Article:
My palms sweat. A fresh-finished, curing concrete sidewalk beckons me. I sense the damp, smooth surface tempting me to leave my handprint or to scratch the initials of my first love. How many times before have I abandoned myself to the temptation and gotten away with it? I stand, poised, ready with stick in hand to scratch in her name . . . only to be thwarted by a grown-up shouting: "Hey, kid! Get away from that concrete!" I run.
Years later, here I am again, tempted. There isn't a soul around. I pick up the perfect stick . . . but now no one stops me. No longer the delinquent, I can carve, scratch, stamp, mold, and grind all the concrete I can get my hands on—and play to my heart's content. Rather than being shooed away, now I'm invited to stay.
Concrete is a wondrous material. From a primal and formless slurry, it can transform itself into solid form taking on any shape. The possibilities for creative expression are endless. You can grind, polish, stamp, and stain it. You can embed objects in it. It has substance and mass, permanence and warmth. It feels earthy. It assumes forms that irrevocably touch our daily lives: bridges, highways, floors, walls, and now even countertops.
It first occurred to me to make a countertop out of concrete in 1985, when a friend and I were hired to design and renovate a professor's house in the Berkeley hills. He gave us a modest budget and announced, "This is all I can afford to spend, do whatever you want." Armed with this rare creative license, and plenty of youthful exuberance, everything was targeted to be as innovative as possible. Nothing, we decided, would be "out of the box," including the kitchen sink. In fact, the sink is of special interest here since it was the first step in a process that has led to this book.
We decided to make our own sink and countertop with granite and ceramic tiles. The tiles would create a palpable sense of massiveness, we reasoned, and their complex surface texture would give the piece a comfortable, human scale. Basically, we were working toward an aesthetic that has informed much of our work since.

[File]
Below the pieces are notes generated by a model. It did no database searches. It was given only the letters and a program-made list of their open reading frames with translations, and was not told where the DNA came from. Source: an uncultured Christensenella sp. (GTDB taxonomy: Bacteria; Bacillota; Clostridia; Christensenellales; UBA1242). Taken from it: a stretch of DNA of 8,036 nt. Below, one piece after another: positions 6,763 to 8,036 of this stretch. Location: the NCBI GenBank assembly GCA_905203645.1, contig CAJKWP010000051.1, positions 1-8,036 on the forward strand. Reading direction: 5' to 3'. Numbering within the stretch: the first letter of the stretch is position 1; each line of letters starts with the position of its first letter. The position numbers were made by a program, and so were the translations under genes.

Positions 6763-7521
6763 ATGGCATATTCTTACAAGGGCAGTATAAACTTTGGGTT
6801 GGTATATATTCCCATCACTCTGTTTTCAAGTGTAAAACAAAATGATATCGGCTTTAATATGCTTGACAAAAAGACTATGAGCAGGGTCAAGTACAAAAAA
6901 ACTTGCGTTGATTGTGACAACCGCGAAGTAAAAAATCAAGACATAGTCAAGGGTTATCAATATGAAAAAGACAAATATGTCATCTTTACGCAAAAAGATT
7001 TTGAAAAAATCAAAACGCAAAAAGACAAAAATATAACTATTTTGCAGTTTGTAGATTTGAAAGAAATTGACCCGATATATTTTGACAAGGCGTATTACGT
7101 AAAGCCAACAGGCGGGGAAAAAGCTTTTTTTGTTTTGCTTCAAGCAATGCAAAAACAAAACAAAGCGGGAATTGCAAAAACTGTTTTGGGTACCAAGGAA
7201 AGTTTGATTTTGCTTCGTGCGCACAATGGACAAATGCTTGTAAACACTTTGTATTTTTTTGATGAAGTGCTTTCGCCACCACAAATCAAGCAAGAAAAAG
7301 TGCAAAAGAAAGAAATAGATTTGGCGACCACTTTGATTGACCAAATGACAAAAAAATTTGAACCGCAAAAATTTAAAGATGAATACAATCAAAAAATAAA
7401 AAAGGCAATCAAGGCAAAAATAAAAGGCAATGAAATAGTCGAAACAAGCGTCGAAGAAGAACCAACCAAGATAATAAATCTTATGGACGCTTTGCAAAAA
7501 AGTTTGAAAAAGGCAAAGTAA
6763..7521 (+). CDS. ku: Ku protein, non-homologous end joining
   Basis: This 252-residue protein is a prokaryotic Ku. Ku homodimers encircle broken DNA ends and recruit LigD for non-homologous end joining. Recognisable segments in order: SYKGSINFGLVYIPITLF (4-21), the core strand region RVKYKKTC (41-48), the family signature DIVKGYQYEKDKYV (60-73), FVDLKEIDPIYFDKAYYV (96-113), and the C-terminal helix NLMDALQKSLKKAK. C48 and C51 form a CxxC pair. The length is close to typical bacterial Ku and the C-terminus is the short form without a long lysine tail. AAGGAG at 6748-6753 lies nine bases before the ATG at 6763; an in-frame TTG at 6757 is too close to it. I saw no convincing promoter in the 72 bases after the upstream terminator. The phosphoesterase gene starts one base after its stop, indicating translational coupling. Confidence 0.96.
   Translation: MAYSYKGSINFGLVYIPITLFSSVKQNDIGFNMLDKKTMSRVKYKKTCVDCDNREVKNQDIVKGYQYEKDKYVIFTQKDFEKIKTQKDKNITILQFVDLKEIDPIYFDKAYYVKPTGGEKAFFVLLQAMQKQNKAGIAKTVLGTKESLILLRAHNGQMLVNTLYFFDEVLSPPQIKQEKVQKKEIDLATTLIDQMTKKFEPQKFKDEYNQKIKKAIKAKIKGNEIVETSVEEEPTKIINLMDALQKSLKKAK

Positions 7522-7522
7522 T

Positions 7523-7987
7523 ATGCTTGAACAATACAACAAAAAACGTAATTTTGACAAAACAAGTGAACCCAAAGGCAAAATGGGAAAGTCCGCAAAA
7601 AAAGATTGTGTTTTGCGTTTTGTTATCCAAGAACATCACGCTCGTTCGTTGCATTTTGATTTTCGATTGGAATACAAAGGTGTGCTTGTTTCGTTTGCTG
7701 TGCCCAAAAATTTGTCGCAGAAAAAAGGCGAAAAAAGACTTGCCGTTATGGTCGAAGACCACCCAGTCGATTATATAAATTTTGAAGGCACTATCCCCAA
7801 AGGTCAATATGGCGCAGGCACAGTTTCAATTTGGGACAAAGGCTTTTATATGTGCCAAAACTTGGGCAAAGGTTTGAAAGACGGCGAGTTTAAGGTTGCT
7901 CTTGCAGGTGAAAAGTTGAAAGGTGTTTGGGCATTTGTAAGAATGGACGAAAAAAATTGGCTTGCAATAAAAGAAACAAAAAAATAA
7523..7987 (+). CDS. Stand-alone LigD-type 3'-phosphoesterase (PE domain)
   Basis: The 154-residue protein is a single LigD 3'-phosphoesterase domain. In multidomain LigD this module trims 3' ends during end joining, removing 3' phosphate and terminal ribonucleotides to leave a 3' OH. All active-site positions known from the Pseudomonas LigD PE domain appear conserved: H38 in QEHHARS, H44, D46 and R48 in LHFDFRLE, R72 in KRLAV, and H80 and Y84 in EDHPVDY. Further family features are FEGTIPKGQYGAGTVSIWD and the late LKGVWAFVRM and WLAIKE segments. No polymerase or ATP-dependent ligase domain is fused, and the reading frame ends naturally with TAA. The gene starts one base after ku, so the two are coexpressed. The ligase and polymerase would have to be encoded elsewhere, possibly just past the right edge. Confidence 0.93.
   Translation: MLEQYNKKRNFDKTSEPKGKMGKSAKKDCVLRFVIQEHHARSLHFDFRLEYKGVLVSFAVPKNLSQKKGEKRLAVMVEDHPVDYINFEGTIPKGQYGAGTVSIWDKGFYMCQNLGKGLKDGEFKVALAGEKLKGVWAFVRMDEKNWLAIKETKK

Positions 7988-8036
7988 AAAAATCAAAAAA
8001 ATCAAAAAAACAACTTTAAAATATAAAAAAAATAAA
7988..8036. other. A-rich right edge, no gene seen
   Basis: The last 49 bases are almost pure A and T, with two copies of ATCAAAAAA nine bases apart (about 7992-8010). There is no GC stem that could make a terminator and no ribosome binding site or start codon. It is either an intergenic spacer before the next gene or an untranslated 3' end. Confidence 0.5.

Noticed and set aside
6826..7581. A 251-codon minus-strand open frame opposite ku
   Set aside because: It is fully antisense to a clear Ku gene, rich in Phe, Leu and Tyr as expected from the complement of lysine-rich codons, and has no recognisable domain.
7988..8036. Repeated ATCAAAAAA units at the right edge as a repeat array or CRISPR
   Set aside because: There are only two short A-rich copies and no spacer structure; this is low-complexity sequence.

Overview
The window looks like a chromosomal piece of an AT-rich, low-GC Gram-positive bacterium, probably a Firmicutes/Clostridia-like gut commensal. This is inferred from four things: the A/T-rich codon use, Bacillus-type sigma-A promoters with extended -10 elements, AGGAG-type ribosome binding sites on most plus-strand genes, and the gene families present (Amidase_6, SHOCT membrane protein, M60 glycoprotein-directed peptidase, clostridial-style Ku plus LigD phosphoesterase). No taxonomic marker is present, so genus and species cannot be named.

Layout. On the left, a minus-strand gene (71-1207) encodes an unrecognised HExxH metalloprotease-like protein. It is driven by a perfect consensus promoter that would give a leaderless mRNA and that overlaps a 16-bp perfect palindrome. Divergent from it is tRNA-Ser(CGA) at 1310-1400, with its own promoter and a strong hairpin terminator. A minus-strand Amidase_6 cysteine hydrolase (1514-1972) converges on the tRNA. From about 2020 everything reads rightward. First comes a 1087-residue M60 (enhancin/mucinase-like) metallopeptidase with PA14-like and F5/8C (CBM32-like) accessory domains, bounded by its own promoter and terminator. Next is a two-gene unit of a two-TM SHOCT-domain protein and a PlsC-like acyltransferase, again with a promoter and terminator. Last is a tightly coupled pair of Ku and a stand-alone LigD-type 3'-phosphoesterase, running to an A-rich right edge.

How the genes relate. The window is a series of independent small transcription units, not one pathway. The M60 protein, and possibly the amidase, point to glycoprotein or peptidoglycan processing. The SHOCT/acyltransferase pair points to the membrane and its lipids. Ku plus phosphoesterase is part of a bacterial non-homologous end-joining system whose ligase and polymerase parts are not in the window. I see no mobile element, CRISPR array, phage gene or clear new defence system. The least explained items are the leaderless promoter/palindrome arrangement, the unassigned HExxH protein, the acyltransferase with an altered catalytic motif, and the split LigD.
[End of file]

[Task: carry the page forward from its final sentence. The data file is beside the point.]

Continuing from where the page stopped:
Rather than build a conventional grouted plywood base for the tile sink and countertop, however, my friend and I decided to cast a concrete base. We had already done plenty of kitchen remodels by that time, and we'd seen our share of dry-rotted wood underlayments. Concrete never rots.
So we simply built a mold of two wooden boxes, one nested inside the other. We filled the gap between them with concrete out of a bag. It was a simple process that yielded quite surprising results. When we stripped the mold, we were amazed. The raw concrete was beautiful. It looked like sculpture: There was all that massiveness we liked, and the surface—gray, pitted, crazed, and textured by the mold—had all the complexity we'd envisioned . . . without the tile.
We agreed that it was a shame to hide the concrete, and we resolved that on our next job we'd explore concrete's potential as a medium for creative expression.
And so we did, in my own kitchen. It was a single piece containing 11 cu. ft. of concrete. It weighed nearly 1,500 lbs. It took 10 of us, using two engine hoists, to turn it over once it had cured. We barely managed it, but the piece came out intact and beautiful, and to this day is still being put to good use.
It was beginner's luck, we quickly discovered.
As we designed and built more of these "working sculptures" for our clients, problems came up: efflorescence, cracks, honeycombing, more efflorescence, stains, and then more efflorescence—but each setback led to new insights and new inspirations. With each experience, we learned to simplify the process and control the variables that affect the finished product. And the more we worked with the material, the more encouraged we became.
Concrete has become my material of choice for design expression, simply because its utility and durability are matched by its sculptural sensuality. My approach to concrete is thus design driven, and this book is as much about design and art as it is about the practical aspects of working with concrete.
In Concrete Countertops, we discuss the tools, materials, and methods we've developed that contribute to consistently satisfactory results. And most important, we offer a gallery of design ideas culled from projects by Cheng Design and others.
It's my hope that this book will inspire more homeowners, artists, designers, architects, and concrete professionals to get their hands dirty and play. I invite you to take the techniques presented here as a springboard to explore the creative possibilities of this age-old material. I want everyone to see that concrete not only has an ancient history as a durable, lasting material but that it has proved its efficacy as a medium of aesthetic expression as well. And that today, with improvements in our understanding of its basic properties, science and industry have provided us with materials and methods that enable us to expand the potential of this amazing material.
So, come on, surrender to the impulse to carve those initials.